25-odd years ago, I was a mostly feral child playing in the fields behind our home in Kansas while my parents were running a small mail-order business out of a small outbuilding on the property. With hundreds of small products to stock, my father devised a cheap way to build storage shelves designed for highly compact, highly organized storage. Although the original form of these cheap storage shelves (and still the cheapest way to build them) doesn’t result in the nicest to look at shelves, this storage system will store thousands of small items in a very small footprint for a very small investment. It’s perfect for machine parts, computer components, craft supplies, and so much more.
When I started my first retail business at 22 these were the storage shelves I built to hold products as my online business grew. When, at 29, I moved my business out of my basement and into a “real” retail space, I rebuilt a version of these shelves that- with just a bit more time and money invested- created storage that was cheap, dense, and not at all too rough to look at (This second-gen shelving is the see black & white warehouse shelving, below).
First-Generation Storage Shelves I Built:
How to Build These Shelves:
- Choose supplies. These shelves are highly variable. For the cheapest shelves, use thin plywood and basic 2×4″ lumber. Your shelves will be functional but may sag if the weight of the items you store is too heavy. Higher quality plywood resists sagging when storing heavier items. Thinner supports, (example: 1×4″ lumber) are more expensive but tidy up the appearance and increase the amount of space available for storage.
- Calculate lumber needed. Plywood always cuts from a 4×8 foot sheet, so you’ll be able to get 3 strips of 16″ deep shelves out of each sheet of plywood. You’ll need a support piece at each end and 3 in the middle. (you can use less supports, if you use a thicker, sag-resistant plywood to build your storage shelves). So each 16″ deep shelf will need 80″ worth of of supports (Either 2×4’s or higher grade 1x lumber in 4″, 6″, or 8″ tall, depending on how tall you want each shelf) When calculating lumber needed to reach the desired height, remember lumber name dimensions are not actual dimensions, eg a 2×4 is actually 1 1⁄2 x 3 1⁄2 etc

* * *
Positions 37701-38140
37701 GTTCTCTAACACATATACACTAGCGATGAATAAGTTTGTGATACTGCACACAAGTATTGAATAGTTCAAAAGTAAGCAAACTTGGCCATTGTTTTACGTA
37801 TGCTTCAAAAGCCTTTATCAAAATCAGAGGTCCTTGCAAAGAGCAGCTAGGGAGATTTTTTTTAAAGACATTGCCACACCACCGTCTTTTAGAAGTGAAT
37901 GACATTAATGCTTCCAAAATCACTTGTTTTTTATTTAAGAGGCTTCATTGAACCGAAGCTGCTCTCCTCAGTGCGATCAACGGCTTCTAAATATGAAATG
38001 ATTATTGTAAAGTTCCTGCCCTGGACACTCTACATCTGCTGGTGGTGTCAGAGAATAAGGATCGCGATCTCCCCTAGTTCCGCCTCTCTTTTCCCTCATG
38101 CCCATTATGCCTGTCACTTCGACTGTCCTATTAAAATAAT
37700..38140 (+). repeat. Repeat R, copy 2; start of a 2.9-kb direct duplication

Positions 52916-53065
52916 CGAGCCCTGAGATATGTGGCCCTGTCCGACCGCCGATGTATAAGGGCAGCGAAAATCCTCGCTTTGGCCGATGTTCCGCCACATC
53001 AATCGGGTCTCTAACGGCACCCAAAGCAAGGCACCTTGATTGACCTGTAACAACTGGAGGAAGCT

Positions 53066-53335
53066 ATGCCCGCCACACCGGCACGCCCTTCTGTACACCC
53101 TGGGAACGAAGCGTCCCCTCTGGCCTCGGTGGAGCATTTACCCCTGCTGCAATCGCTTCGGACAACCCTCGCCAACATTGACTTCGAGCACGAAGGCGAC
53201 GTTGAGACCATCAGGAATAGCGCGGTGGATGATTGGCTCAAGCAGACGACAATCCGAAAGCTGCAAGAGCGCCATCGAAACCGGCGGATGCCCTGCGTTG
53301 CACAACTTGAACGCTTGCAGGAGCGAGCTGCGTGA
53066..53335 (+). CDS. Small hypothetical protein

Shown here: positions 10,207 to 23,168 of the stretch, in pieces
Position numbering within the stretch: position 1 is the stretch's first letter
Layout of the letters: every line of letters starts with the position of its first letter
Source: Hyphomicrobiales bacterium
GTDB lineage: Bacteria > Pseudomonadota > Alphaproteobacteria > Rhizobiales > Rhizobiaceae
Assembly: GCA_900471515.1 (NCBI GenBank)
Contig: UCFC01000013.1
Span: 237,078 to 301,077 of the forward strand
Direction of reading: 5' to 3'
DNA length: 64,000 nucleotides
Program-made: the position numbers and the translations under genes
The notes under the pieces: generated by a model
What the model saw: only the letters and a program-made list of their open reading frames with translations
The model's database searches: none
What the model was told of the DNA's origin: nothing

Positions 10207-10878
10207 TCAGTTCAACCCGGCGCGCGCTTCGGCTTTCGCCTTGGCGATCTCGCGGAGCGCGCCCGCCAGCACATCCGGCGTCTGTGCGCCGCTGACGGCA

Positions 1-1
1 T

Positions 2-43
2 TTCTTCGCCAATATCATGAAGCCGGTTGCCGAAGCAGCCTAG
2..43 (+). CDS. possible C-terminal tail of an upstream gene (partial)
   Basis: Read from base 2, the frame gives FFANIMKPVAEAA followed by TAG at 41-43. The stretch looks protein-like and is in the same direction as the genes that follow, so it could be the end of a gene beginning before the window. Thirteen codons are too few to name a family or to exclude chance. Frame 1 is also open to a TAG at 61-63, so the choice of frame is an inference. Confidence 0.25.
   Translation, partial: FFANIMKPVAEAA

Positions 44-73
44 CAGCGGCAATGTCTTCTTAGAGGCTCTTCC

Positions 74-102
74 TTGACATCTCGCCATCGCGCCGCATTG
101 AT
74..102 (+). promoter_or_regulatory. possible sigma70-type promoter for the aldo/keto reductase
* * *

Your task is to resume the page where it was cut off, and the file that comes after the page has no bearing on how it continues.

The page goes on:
- Cut. If possible, have your home supply store cut the plywood strips for you. If you plan to paint your shelves, do it before construction- while you can still paint large sections with a roller.
- Stack & Build. Alternate supports and plywood, using exact measurements so each support beam is screwed directly over the support beam on the shelf beneath it. Supports placed askew will make shelves sag and possibly even fall.
- Place shelving units one on top of another and add a support board at each end to secure each shelf in place. Finally, add earthquake straps to secure the storage shelves to the wall.
Worth noting: this style of building cheap storage shelves is highly variable. When storing heavy products (hardware, metal parts, etc) you’ll need many more supports and/or thicker plywood than if you plant to only store light-weight items.
These cheap storage shelves make quick work of organizing a small store of product inventory. It works great in a workshop to organize small tools and hardware items- I even set the up in the lawnmower shed at Hawk Hill to organize hand tools, screws, seeds, and small lawn tools.
Built with 1×6’s, painted, trimmed, and with white bin boxes added, these shelves can be elevated to a retail grade display.